Job Search & Interview

How To Include Volunteer Experience On A Resume: Tips and Examples

With hiring managers typically sifting through 100 to 200 resumes daily, standing out from the crowd can be a challenge. This is where your volunteer experience can make a significant difference. As per a Deloitte survey, a notable 82% of hiring managers favor applicants who have volunteer experience. Therefore, if you’ve spent time volunteering, it’s crucial to include this in your resume. However, it’s not just about listing it; it’s about listing it correctly.

In this article, we’ll delve into the nature of volunteer experience, and discuss when and how to effectively incorporate it into your resume to increase your chances of landing your dream job. Let’s dive in to learn more!

volunteer experience on resume

What is Volunteer Experience?

Volunteer experience, meaning the time you’ve spent contributing to a cause, organization, or project without receiving financial compensation, could range from helping out at a local charity event, participating in community service, or even working overseas on a humanitarian mission.

It’s an opportunity to develop new skills, gain practical experience, and make a positive impact on society.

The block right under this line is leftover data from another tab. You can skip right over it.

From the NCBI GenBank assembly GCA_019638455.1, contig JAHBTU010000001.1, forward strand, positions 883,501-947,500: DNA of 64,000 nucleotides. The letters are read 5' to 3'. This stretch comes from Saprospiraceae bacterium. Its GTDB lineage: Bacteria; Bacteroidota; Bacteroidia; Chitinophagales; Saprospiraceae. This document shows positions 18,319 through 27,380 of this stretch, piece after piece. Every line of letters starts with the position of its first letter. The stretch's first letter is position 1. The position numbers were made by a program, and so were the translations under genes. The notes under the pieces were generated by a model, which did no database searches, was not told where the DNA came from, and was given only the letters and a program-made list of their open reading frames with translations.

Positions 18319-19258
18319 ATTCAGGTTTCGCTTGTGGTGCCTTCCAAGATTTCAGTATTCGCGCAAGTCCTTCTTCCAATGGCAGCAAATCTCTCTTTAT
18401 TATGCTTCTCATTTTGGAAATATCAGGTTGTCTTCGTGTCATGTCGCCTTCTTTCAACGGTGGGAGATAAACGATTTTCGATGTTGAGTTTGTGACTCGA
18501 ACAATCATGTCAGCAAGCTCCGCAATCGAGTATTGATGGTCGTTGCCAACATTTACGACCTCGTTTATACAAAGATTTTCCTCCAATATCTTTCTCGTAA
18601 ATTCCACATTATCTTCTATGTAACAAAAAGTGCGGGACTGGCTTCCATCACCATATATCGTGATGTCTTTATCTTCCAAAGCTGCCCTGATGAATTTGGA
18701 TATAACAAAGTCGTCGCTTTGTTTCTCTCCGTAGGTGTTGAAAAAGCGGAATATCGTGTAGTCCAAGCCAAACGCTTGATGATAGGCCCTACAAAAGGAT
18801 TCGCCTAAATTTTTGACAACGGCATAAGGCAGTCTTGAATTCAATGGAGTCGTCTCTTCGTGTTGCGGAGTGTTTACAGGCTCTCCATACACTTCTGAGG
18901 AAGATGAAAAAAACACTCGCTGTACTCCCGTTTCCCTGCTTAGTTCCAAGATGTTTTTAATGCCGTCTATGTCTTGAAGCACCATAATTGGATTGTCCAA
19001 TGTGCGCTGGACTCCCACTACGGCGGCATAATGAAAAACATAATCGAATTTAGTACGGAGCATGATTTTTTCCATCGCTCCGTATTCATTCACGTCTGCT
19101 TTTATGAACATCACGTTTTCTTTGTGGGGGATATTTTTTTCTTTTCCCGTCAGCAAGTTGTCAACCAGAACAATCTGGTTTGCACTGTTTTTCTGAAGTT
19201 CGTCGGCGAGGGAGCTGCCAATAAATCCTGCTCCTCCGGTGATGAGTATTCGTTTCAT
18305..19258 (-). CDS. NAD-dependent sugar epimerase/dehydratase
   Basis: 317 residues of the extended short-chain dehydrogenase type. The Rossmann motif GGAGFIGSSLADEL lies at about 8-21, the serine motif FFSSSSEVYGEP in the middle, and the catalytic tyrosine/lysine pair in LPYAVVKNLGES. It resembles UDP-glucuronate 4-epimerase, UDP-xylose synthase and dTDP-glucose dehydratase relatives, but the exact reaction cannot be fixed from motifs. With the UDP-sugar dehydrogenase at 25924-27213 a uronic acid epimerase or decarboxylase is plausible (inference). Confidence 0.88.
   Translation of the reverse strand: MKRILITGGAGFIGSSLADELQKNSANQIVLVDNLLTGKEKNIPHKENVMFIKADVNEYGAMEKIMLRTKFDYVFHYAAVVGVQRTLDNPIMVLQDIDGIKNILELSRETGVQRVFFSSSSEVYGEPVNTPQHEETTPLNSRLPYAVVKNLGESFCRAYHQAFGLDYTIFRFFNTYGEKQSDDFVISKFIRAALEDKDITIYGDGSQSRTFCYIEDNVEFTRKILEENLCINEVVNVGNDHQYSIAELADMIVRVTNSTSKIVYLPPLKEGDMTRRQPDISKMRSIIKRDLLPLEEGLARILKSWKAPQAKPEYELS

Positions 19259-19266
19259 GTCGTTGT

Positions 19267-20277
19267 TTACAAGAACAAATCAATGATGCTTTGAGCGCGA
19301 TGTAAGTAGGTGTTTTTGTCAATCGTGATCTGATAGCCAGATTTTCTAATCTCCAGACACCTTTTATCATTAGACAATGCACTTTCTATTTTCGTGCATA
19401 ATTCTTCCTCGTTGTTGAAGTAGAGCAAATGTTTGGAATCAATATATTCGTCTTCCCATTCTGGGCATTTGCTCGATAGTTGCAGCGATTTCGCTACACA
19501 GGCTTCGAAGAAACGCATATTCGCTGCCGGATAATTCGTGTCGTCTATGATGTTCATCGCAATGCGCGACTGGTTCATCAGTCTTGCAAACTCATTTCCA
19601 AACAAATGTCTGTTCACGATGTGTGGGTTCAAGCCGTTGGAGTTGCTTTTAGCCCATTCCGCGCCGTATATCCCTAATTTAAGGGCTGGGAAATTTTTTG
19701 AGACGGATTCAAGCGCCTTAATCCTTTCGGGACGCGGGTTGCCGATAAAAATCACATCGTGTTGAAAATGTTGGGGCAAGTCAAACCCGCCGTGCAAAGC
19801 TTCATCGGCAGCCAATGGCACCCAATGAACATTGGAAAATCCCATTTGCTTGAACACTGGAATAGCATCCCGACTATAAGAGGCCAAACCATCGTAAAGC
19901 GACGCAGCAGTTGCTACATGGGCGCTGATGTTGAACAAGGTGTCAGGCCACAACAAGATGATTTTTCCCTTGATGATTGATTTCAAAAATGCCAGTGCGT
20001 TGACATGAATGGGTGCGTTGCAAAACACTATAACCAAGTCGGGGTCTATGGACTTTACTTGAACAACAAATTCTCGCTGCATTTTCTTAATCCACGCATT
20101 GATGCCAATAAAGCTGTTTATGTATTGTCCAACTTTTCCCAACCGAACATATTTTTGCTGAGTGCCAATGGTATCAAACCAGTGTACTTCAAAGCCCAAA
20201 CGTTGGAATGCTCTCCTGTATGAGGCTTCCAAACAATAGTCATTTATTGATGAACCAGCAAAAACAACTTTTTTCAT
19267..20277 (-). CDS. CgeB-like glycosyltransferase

Why Should You Highlight Volunteer Experience On A Resume?

Highlighting volunteer experience on a resume can be a game-changer in your job search. Here’s why:

1. Develops Leadership Skills

According to a survey, a whopping 92% of hiring managers believe that volunteer activities are instrumental in building leadership skills. When you volunteer, you often have opportunities to take charge, manage people, and make decisions, all of which are key leadership skills.

2. Provides Valuable Work Experience

Volunteer experience is akin to work experience. You apply for it, your performance is evaluated, and you gain transferable skills that are highly valued in the workplace, such as:

  • Teamwork: Volunteering often involves working as part of a team, which can demonstrate your ability to collaborate effectively with others.
  • Interpersonal Skills: Interacting with a diverse range of people during volunteering can enhance your communication and people skills.
  • Customer Service: Many volunteer roles involve dealing with the public, which can help develop excellent customer service skills.
  • Compassion: Volunteering for causes you care about shows empathy and a caring nature, qualities that many employers value.
  • Dependability: Regular volunteering demonstrates reliability, a trait highly sought after in any employee.

3. Opportunity to Learn New Skills

Volunteering can also be a platform to learn and hone new skills that potential employers are looking for. For instance, you might pick up accounting skills while managing a charity’s finances or learn about marketing while promoting a fundraising event.

4. Sets You Apart from Other Applicants

Interestingly, only 32% of job applicants list volunteer experience on their resumes. By including your volunteer work, you automatically place yourself in the top third of all applicants, giving you a distinct competitive edge.

5. Demonstrates a Commitment to Giving Back to The Community